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How We Met: Robert Silman & Michael Rosen

'These Kray hoodlums started coming into his café. He realised he was being set up to provide an alibi…'

Adam Jacques
Thursday 23 May 2013 11:25 BST
Silma (left) says of Rosen: 'He was the most exhilarating companion, comic and clever'
Silma (left) says of Rosen: 'He was the most exhilarating companion, comic and clever' (Jean Goldsmith)

Michael Rosen, 67

A novelist, poet and broadcaster who was named the fifth Children's Laureate in 2007, Rosen (right in picture) has written 140 books, including 'We're Going on a Bear Hunt', which has sold almost four million copies. He lives in east London with his wife and two children.

I thought Robert was French when we first met, in 1964 at Middlesex University on a conversion course to study medicine. He had short black hair and was wearing a suit and strange French glasses. He wasn't French, but he had come straight from the Sorbonne in Paris, with a degree in philosophy. I was 18, he was 24, though he spoke more like he was 40.

He'd studied Sartre and had this way of talking: he was always trying to find a paradox or a contradiction in everything, and I'd often say, what the hell are you talking about? We talked politics a lot, and somehow Silman wheedled out of me that my parents had been in the Communist Party. After that he started calling me "the Stalinist".

This student with the odd posh accent was also running a café in Walthamstow Market. I remember him telling me about these Kray hoodlums who'd started coming into his café. One day a bloke came in and said to him, "Did you enjoy seeing Ronnie last night?" He realised he was being set up to provide an alibi, so he closed the café.

I had a plot to get out of medicine and I managed to get into Oxford, where I switched to studying English. Robert went on to work in medical research, but we stayed in touch.

He was always telling me how he was about to make a major breakthrough in an area no one had figured out yet, whether it was because he'd figured out which part of the brain brings the onset of puberty, or solving issues in obstetrics. But I've never sorted out whether he was on the verge of getting the Nobel Prize, or if it was all massive bullshit.

There'd been a gap of a year or two when he got back in touch in 2000, to say, "I'm now managing Joan Rivers as her English agent, for a play called Broke and Alone." I remember saying, "You don't know how to do that, you come from medicine."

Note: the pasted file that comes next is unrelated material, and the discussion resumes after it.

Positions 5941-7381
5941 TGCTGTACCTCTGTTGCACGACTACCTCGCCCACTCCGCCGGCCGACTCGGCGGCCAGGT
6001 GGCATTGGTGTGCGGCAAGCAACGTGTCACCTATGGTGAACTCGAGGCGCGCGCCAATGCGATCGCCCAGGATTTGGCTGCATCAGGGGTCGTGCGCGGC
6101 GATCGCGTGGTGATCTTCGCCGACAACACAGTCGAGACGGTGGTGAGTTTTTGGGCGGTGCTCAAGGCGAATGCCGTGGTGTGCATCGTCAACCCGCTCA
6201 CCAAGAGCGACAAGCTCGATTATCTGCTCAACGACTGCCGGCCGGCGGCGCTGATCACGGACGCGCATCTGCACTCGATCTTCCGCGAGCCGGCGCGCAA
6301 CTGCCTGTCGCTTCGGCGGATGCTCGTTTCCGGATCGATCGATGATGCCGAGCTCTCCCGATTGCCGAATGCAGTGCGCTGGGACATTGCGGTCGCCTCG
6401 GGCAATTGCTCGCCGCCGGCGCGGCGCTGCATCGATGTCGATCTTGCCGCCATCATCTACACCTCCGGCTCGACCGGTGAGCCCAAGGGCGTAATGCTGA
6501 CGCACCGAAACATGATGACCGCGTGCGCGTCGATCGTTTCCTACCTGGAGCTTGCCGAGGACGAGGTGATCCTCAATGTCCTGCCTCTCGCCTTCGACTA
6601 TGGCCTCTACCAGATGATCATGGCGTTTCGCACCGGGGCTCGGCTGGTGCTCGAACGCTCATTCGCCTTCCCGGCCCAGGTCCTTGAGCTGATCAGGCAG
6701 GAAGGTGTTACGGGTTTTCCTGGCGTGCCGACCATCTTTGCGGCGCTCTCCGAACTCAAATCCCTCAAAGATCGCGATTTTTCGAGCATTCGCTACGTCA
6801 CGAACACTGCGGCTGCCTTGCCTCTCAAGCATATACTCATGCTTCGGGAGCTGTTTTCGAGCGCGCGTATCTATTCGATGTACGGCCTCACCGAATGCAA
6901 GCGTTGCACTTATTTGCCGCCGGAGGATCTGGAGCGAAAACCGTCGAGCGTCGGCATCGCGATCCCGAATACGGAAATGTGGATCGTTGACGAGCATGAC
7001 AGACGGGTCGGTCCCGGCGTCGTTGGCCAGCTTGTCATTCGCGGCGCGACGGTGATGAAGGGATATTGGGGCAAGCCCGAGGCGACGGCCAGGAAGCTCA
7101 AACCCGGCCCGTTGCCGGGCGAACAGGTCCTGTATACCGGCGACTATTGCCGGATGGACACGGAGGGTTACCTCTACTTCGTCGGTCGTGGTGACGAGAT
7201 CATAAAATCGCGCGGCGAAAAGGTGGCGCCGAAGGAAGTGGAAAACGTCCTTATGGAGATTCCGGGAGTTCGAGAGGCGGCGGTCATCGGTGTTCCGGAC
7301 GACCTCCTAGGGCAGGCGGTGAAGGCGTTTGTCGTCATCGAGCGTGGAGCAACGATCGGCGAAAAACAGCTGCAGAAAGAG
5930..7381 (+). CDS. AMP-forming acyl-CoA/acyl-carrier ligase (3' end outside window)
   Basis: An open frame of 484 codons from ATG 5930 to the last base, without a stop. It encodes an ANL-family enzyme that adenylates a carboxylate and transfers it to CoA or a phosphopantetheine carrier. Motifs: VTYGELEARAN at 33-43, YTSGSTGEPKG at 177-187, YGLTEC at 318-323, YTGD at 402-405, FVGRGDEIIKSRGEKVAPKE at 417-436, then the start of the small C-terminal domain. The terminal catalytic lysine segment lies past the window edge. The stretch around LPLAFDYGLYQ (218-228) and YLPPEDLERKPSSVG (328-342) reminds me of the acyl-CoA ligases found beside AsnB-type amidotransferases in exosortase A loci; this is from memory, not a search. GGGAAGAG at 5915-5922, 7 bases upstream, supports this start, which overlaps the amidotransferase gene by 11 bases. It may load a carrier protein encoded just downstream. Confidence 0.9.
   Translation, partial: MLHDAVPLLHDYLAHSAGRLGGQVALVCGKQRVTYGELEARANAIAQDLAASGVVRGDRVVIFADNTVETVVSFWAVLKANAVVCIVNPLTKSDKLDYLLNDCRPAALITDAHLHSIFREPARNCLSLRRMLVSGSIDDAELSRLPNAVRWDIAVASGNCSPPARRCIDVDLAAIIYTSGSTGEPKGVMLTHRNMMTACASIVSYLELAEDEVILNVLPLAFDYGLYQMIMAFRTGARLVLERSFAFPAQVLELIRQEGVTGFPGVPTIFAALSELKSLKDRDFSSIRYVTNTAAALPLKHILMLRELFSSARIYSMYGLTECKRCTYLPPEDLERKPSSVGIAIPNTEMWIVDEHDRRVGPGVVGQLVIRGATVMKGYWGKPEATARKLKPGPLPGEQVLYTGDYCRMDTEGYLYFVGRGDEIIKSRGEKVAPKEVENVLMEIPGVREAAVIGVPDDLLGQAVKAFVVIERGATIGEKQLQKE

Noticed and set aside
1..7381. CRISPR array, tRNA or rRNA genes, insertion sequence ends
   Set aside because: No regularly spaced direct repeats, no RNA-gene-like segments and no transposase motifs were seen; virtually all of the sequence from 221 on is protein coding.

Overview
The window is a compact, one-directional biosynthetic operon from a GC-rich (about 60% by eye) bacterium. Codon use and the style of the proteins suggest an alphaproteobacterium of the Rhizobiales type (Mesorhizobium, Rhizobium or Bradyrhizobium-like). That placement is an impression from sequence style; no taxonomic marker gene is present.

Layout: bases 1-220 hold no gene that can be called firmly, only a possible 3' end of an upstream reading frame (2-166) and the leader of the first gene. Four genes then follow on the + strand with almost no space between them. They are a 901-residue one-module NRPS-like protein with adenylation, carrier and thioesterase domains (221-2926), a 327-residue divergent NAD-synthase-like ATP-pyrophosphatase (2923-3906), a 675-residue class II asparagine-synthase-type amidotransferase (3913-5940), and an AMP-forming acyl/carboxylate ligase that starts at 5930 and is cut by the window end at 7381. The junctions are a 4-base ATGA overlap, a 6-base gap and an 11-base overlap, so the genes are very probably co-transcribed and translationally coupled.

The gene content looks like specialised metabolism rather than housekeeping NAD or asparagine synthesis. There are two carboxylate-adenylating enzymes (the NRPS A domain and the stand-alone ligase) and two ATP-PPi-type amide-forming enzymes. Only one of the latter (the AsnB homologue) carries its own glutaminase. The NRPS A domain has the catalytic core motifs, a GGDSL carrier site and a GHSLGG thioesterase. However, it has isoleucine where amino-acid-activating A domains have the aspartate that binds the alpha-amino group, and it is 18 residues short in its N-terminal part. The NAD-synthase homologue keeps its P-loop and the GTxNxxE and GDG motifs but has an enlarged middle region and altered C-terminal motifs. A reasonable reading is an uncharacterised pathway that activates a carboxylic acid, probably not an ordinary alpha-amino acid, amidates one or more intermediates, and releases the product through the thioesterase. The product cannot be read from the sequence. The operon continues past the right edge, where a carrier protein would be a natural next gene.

A year after that, my [18-year-old] son Eddie came to me and said, "I've finished this play, dad, what can I do with it?" By now Silman was a theatre producer, so I said, "Why not send to him?", which Eddie did, and Silman read it. Three weeks later Eddie died [of meningeal septicaemia], and I rang Silman to tell him – he came straight over.

Silman always surprises you. One moment he's convinced that he's going to solve pancreatic cancer, the next moment he's producing a play by my late son. He underwrote the whole production and when I talked about paying, he said, "No, no, it was a gift."

Robert Silman, 73

A former medical researcher whose work has been published in 'The Lancet', Silman switched professions in 2000 to become a theatre producer, putting on shows at venues including the Theatre Royal Haymarket and at the Edinburgh Festival. His second novel, 'There's a Bug Going Around', is out now.

We met when we were both students at a Middlesex medical school for aspiring young doctors who'd never done science at school. We spent much of the time mocking fellow students and staff, and discussing politics, our principal passion. Michael was brought up in an old-fashioned Stalinist background, while I was exposed to radical left-wing politics in France. We'd have furious debates over the course of which I'd explain why communism was the greatest enemy of the working class, and he'd try to persuade me to the contrary.

I was running a café up in Walthamstow at the time and he'd visit me frequently. I had the Kray twins as customers – they'd come for the steak-and-kidney pudding – and he was fascinated by that. [The twins had owned a gaming club opposite Silman's cafe.]

He was the most exhilarating companion, comic and clever, so when he left Middlesex, we remained friends. While a student he wrote a play based on his mum and dad's socialist upbringing that was performed at the Royal Court. I thought it was super, but he was self-critical, and though it got wonderful reviews he thought it was too bourgeois and he didn't want to go down the theatre route.

At the end of my medical career, in 2000, I reinvented myself as a theatre producer. I had 11 shows at the Edinburgh Festival that summer. I remember talking to Michael about it a year later and he told me how his son was working as a stage technician in the West End and had written a play, which he sent to me. I thought it was staggering for an 18 year old.

But before I got to speak to Eddie about it I got a devastating call from Michael, who'd tried to wake him that morning, and he was dead. So that summer Eddie's was one of the shows I put on in Edinburgh; it got nominated as one of the five best productions nationwide. It didn't make up for his death, but it was at least something and it gave me solace.

Nowadays, I'm always listening to Michael's stuff on radio [as the presenter of Radio 4's Word of Mouth]. Except I fall asleep; it's terribly frustrating as he's quite interesting, but there's something about his voice…

He's so talented in everything he does to do with kids. But the thing that has stayed most in my mind is that play at the Royal Court. He could have been an outstanding playwright.

'There's a Bug Going Around' by Robert Silman and Steven Froelich is out now ( Rosen's forthcoming touring stage show, 'Centrally Heated Knickers', starts on 8 June (

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